Kylie Cardell & Kate Douglas dive into the world of the selfie in their article, “Visualising lives: “the selfie” as travel writing.” They discuss the rise of the selfie in recent times as phones have evolved to a point where we can take a picture of ourselves and upload it to the internet for anybody to see. The selfie is now used as a way for people to brag about their travel adventures for the world to see. In my opinion, this is not a beneficial trend. Personally, I am not a fan of the selfie as I think it is unhealthy for someone to look at themselves in a camera for that much time. In the travel world as well, selfies have become an unneeded source of competition among tourists around the planet.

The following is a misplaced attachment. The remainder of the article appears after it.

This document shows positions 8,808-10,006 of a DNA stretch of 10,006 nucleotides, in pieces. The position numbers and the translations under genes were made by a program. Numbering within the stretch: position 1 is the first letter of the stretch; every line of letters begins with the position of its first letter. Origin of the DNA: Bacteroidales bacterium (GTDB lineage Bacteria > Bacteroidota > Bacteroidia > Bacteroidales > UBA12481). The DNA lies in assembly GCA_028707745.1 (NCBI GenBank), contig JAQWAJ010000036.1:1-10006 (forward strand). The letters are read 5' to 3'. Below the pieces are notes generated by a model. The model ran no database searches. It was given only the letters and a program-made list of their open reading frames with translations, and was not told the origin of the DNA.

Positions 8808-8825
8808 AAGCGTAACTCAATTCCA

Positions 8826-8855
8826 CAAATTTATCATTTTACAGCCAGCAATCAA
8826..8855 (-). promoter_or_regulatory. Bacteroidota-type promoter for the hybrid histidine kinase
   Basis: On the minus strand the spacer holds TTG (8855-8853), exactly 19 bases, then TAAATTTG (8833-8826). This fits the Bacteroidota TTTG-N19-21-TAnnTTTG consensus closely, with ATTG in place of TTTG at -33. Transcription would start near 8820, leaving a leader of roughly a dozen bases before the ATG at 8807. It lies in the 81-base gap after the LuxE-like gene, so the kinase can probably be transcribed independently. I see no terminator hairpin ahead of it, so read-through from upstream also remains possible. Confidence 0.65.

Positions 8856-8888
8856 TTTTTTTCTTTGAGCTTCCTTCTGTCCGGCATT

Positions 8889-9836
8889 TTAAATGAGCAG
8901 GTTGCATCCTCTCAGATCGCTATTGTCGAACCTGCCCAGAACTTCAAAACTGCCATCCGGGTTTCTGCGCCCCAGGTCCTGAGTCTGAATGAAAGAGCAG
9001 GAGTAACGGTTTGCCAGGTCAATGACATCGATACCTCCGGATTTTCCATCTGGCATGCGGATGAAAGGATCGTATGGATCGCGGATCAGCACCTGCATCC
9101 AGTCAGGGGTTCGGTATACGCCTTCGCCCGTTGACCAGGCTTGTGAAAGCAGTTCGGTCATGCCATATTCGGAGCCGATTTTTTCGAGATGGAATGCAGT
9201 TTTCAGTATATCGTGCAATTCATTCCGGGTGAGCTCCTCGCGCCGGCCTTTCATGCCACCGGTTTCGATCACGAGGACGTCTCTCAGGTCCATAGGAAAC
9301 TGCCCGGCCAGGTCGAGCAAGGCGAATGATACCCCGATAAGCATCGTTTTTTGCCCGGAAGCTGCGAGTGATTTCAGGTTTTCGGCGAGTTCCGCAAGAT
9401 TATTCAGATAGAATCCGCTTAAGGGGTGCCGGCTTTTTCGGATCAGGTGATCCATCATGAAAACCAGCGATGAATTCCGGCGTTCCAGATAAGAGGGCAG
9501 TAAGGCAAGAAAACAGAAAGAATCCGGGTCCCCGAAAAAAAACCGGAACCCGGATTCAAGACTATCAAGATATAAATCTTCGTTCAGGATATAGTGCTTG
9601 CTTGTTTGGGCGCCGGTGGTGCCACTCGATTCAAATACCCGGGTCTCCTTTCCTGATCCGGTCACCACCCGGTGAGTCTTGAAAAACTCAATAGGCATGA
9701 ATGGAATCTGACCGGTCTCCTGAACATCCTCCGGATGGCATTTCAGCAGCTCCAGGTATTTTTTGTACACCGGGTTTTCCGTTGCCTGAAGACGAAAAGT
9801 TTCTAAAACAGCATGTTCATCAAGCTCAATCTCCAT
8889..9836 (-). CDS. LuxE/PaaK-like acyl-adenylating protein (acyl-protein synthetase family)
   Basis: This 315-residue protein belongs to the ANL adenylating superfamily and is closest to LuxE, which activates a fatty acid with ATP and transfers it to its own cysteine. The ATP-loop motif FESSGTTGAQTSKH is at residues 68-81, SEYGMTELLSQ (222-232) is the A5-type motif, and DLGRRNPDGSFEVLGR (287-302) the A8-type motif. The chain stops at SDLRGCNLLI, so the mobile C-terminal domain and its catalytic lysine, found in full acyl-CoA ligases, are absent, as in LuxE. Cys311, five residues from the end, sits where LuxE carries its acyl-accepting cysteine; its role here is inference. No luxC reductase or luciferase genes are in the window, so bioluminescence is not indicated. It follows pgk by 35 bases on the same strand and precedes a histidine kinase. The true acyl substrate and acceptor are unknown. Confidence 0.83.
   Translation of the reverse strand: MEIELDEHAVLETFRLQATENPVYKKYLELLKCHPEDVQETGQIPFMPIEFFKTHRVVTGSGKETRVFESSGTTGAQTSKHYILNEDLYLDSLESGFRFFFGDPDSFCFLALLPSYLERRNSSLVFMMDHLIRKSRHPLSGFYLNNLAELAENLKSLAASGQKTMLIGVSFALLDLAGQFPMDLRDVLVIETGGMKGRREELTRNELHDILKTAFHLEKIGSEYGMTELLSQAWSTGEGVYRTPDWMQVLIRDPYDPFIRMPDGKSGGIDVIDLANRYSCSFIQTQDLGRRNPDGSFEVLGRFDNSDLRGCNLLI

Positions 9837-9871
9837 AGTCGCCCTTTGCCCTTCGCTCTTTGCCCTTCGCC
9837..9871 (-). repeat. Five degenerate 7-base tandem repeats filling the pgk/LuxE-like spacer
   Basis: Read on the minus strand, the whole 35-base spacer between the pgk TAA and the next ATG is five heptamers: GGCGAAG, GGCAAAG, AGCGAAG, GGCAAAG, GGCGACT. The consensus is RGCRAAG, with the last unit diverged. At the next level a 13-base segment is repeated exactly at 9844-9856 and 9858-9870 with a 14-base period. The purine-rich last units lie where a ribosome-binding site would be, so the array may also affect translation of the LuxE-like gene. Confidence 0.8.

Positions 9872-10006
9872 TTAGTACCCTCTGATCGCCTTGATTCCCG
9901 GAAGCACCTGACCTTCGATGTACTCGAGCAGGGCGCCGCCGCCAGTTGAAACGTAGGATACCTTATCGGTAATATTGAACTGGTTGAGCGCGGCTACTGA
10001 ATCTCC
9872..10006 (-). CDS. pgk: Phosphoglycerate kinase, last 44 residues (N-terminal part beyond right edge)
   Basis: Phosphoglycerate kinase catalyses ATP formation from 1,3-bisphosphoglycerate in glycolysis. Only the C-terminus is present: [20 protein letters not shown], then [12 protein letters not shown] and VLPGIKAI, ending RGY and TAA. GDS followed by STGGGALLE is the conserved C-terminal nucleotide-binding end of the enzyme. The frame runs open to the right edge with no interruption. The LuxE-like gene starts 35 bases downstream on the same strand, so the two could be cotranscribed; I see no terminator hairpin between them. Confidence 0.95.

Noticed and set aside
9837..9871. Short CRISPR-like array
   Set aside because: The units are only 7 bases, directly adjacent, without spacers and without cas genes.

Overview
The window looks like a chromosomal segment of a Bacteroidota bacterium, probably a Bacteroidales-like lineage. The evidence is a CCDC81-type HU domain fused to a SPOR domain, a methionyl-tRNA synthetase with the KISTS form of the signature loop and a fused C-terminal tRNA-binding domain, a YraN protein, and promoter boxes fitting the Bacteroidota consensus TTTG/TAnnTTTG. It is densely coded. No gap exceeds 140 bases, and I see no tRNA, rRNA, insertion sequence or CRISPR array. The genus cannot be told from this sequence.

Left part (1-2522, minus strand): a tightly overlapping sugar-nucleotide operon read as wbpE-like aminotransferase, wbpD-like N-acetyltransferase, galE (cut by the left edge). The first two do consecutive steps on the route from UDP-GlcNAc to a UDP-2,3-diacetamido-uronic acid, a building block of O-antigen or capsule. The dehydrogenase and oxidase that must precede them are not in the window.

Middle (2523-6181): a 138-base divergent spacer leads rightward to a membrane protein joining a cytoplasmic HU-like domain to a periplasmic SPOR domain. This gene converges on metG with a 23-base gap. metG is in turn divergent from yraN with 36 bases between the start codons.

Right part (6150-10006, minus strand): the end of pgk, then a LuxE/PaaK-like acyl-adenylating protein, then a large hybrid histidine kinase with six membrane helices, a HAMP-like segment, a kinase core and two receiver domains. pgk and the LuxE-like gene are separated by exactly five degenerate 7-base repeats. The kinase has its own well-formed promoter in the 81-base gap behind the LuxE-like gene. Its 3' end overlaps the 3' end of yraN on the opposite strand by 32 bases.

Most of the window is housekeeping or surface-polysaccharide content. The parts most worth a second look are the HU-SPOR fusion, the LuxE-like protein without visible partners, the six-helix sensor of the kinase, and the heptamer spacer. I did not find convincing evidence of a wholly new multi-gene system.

Travel writing, as we previously read, has been diluted with the rise of the internet as more and more people are able to write about the places they have been, even if they are not educated well on the culture they just wrote about. The selfie only exemplifies this dilution. As mentioned, the selfie has created a competition amongst people on the internet to have this coolest picture and to show off where they have been. There are now “selfie-designated” spots in popular tourist areas due to the astronomical rise in taking a picture of yourself. This has become such an issue that certain places have banned the selfie due to people clogging up the areas too much. Also, the crave to have the best selfie has led to numerous deaths where (for example) someone will try to climb something that clearly should not be climbed, then they fall to their deaths. This is truly tragic as no one should feel so pressured by the internet to take a selfie that they put themselves in harm’s way. No longer is travel about seeing cool places that can only be experienced in person, now, all that matters are that you took a picture of yourself in front of these amazing places. People have become too focused on themselves rather than the places they are traveling to, leading to travel now becoming a bragging match. People simply travel to snap pictures of themselves, upload it to Instagram, and then brag about how many likes random people on the internet have gave them.